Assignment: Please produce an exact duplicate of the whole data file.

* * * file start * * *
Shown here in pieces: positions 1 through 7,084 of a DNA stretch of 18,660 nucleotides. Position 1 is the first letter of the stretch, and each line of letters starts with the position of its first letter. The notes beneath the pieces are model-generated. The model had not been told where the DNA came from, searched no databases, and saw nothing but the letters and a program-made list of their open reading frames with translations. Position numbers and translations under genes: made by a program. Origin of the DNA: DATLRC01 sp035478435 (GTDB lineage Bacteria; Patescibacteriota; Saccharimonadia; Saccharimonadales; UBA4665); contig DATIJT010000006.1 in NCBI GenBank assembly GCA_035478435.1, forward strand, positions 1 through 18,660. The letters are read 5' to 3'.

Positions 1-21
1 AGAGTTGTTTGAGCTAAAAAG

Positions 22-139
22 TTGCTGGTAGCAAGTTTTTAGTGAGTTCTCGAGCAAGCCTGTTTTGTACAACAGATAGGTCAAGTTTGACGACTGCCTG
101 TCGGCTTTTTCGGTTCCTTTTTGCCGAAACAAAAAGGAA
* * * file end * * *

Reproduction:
Shown here in pieces: positions 1 through 7,084 of a DNA stretch of 18,660 nucleotides. Position 1 is the first letter of the stretch, and each line of letters starts with the position of its first letter. The notes beneath the pieces are model-generated. The model had not been told where the DNA came from, searched no databases, and saw nothing but the letters and a program-made list of their open reading frames with translations. Position numbers and translations under genes: made by a program. Origin of the DNA: DATLRC01 sp035478435 (GTDB lineage Bacteria; Patescibacteriota; Saccharimonadia; Saccharimonadales; UBA4665); contig DATIJT010000006.1 in NCBI GenBank assembly GCA_035478435.1, forward strand, positions 1 through 18,660. The letters are read 5' to 3'.

Positions 1-21
1 AGAGTTGTTTGAGCTAAAAAG

Positions 22-139
22 TTGCTGGTAGCAAGTTTTTAGTGAGTTCTCGAGCAAGCCTGTTTTGTACAACAGATAGGTCAAGTTTGACGACTGCCTG
101 TCGGCTTTTTCGGTTCCTTTTTGCCGAAACAAAAAGGAA